Could the Universal Flu Vaccine Help Stop Flu Season?
The National Institutes of Health (NIH) is on a quest to develop a vaccine that could provide long-term immunity to all types of the flu.
This year up to 36 million people have gotten the flu, about 500,000 have been hospitalized for the flu, and there’ve been up to 46,800 deaths since October 2018, according to the Centers for Disease Control and Prevention (CDC).
And this flu season has been relatively mild, thanks to this year’s highly effective vaccine. The vaccine has cut people’s chances of getting the flu by about half, a substantial improvement from last year’s shot.
Clearly, while the vaccine has gotten better, it’s far from perfect.
Now the NIH is looking for to see if a vaccine can guard against nearly all strains of the flu virus.
The first-ever universal influenza vaccine is currently being tested in people at the NIH Clinical Center in Bethesda, Maryland, the NIH announced Wednesday.
“The hope is that [the vaccine] will target more strains, and if we’re really lucky, most or all strains. This is important because the current vaccine is a best-guess version in anticipation of the coming flu season, which often leads to a vaccine that does not cover all strains that actually materialize,” Dr. David Mushatt, an infectious disease specialist and section chief of infectious diseases at Tulane University, told Healthline.
The first clinical trial will evaluate the vaccine’s safety and tolerability in addition to its ability to trigger an immune response in the body.
Researchers will recruit at least 53 healthy adults between the ages of 18 and 70 years who will be injected with the experimental vaccine. There will be two groups: The first group will receive a single, lower-dose injection. The second group — which will be broken into subgroups based on age — will receive two higher-dose injections spaced 16 weeks apart.
The research team will then monitor the participants over the next 12 to 15 months to evaluate how their bodies respond to the vaccine.
The researchers hope to understand how age and previous exposure to different influenza strains may influence the participants’ immune responses to the experimental vaccine.
Attached to the surface of the flu virus are little tubes, known as the hemagglutinin (HA) protein. The HA is composed of a head region and a stem region. The head region sticks out above the virus’s body, while the stem is mostly hidden under the head and within the body of the virus.
The current flu vaccines are designed to treat the head region, causing our immune systems to detect and make antibodies against the head of the virus.
However, the head frequently mutates, or changes, which prevents the immune system from detecting the HA and knowing it’s time to take action.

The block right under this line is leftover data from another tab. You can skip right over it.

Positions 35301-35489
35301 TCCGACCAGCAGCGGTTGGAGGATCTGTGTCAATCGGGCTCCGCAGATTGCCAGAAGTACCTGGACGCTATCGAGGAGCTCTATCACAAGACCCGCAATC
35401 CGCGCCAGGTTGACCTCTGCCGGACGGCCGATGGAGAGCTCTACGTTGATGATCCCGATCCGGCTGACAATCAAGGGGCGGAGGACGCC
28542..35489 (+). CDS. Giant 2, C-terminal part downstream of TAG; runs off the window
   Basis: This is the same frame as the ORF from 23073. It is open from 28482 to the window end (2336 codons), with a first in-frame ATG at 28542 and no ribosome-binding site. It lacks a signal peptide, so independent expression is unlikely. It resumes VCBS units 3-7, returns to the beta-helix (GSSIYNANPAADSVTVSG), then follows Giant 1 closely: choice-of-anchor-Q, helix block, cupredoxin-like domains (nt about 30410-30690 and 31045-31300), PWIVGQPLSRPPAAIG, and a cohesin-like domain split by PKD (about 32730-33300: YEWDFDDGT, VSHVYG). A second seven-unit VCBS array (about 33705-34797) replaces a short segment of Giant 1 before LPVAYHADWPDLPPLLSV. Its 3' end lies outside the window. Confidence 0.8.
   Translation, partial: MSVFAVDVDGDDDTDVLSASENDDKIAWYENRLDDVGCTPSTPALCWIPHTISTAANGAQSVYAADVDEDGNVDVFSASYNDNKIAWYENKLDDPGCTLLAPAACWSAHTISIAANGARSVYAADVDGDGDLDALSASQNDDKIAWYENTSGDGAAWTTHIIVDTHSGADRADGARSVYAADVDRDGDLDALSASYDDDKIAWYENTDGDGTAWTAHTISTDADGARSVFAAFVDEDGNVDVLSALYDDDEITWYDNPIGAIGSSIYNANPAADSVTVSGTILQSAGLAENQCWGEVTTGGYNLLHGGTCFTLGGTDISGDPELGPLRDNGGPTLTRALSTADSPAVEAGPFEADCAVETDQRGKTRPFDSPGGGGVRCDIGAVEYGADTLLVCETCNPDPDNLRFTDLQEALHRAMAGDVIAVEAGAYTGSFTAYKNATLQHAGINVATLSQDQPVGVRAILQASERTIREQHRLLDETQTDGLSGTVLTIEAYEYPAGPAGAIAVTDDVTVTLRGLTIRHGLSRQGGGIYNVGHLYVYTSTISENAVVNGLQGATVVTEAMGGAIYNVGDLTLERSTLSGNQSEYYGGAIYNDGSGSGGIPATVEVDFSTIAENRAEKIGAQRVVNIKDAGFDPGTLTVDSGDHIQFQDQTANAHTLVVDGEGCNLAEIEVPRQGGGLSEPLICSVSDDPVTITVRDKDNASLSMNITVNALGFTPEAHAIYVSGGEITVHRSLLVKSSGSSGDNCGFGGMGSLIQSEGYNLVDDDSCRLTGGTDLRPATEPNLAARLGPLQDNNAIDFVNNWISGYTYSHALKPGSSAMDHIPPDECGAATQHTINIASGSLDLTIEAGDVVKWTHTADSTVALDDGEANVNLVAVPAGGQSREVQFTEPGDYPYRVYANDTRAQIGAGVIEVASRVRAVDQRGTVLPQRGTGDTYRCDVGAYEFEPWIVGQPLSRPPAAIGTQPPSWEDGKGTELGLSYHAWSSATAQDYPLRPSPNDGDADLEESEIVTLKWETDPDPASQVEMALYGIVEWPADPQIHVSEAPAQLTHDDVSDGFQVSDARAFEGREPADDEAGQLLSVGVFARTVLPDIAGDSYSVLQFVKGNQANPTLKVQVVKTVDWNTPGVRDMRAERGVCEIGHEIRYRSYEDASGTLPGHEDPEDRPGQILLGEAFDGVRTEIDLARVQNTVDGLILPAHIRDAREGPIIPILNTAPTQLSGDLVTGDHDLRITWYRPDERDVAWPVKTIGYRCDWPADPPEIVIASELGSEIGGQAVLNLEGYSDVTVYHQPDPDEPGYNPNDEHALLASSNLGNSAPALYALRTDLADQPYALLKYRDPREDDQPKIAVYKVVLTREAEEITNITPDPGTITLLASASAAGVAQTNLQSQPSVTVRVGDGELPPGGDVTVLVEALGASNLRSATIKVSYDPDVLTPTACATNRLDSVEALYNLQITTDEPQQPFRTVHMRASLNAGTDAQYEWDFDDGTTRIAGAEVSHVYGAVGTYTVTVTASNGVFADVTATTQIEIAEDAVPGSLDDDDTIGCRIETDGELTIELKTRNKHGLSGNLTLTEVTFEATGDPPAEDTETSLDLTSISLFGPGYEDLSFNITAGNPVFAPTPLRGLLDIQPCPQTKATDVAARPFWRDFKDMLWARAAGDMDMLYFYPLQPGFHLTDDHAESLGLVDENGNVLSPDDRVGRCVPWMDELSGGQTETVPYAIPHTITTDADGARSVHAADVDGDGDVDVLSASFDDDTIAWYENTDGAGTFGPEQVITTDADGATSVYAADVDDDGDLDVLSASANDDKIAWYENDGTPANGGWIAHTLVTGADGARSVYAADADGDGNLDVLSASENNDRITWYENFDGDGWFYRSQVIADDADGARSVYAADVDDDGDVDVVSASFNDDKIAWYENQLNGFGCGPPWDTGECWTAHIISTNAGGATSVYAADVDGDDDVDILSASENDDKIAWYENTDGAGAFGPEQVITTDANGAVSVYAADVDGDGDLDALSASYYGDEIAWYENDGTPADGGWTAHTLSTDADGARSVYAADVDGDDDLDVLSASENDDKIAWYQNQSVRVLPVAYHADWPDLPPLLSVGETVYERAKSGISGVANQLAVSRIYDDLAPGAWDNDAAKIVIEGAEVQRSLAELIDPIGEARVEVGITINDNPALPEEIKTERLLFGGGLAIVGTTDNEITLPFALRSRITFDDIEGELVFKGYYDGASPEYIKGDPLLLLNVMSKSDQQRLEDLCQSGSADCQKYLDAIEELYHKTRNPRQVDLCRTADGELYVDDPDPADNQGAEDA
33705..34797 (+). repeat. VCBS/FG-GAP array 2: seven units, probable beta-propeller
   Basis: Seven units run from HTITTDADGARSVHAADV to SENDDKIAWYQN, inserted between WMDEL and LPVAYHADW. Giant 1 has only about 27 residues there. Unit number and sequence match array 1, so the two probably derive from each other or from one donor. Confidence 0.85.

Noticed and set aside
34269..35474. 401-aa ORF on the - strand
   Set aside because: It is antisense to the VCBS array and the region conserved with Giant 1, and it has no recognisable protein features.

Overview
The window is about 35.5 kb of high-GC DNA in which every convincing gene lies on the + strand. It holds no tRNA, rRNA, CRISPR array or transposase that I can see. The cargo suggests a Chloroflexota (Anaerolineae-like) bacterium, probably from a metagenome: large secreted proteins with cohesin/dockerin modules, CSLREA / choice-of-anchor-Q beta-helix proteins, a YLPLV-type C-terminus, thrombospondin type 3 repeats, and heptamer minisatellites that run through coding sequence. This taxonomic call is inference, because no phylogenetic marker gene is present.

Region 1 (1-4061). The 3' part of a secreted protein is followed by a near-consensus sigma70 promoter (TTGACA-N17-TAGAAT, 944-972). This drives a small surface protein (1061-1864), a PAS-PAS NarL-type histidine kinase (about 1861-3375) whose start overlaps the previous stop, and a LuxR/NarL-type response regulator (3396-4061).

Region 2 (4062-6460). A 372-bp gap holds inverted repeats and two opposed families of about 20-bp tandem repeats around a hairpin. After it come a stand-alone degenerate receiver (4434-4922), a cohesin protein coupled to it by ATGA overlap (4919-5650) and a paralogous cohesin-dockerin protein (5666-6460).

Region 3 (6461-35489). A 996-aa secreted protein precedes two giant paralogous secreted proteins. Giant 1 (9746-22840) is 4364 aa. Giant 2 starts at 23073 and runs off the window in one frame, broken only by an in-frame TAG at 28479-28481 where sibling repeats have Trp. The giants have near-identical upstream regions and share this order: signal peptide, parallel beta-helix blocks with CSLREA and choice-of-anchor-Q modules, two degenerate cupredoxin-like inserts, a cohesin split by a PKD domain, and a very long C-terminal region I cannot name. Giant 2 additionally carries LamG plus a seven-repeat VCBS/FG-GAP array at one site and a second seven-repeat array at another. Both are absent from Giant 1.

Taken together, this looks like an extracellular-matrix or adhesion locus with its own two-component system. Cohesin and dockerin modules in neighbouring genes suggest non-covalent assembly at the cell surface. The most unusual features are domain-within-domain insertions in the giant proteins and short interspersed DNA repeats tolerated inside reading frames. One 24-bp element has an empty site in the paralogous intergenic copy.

“The reason someone comes down with the flu is that their immune system doesn’t recognize the HA. The flu strains that circulate each season are the ones that people’s immune systems don’t recognize,” Dr. Richard Rupp, a professor of pediatrics and director of the Sealy Institute for Vaccine Sciences at the University of Texas Medical Branch, told Healthline.
The new, experimental vaccine will focus on the body’s immune response to the stem region instead. According to Rupp, the stem rarely changes from year to year and is essentially the same in several strains.
Because the stem is more constant than the head across most influenza strains, the vaccine is less likely to need to be updated each season, the NIH said.
“The candidate universal vaccine being tested here could cover multiple flu strains, and it is possible it wouldn’t be necessary to vaccinate every year, since the protection provided by the vaccine might cover the different variant viruses year to year,” Dr. Mark Mulligan, the director of infectious diseases and immunology at NYU Langone Health, said.
While this vaccine will hopefully provide us with long-lasting protection against many types of the flu, it probably won’t eliminate the flu entirely, health experts predict.
For one, the vaccine will only target type A strains, which covers the influenza strains that circulate seasonally and cause epidemics, according to Mushatt.
There are also influenza type B, C, and D infections, all of which do not typically cause pandemics.
“It likely won’t target all strains, but it could target a higher number of strains and variants, and therefore be more broadly protective against the different flu strains,” Mulligan explained.
Furthermore, because the flu has animal reservoirs, such as birds and pigs, there’s always a chance that a new version of the influenza A strain could pop up.
Lastly, to eliminate the influenza A strains, nearly everyone worldwide would need to be vaccinated — a number much higher than what we’ve been able to achieve thus far.
As a result, flu cannot be eradicated, says Mulligan, but it can be controlled, reduced, and prevented.
The National Institutes for Health announced it’s testing the first-ever universal influenza vaccine. The experimental vaccine will focus on the immune responses to part of the flu virus that doesn’t change much year to year and is the same across many strains of flu.
While this won’t eradicate the flu, health experts hope the new vaccine will provide longer-lasting protection against most types of the flu.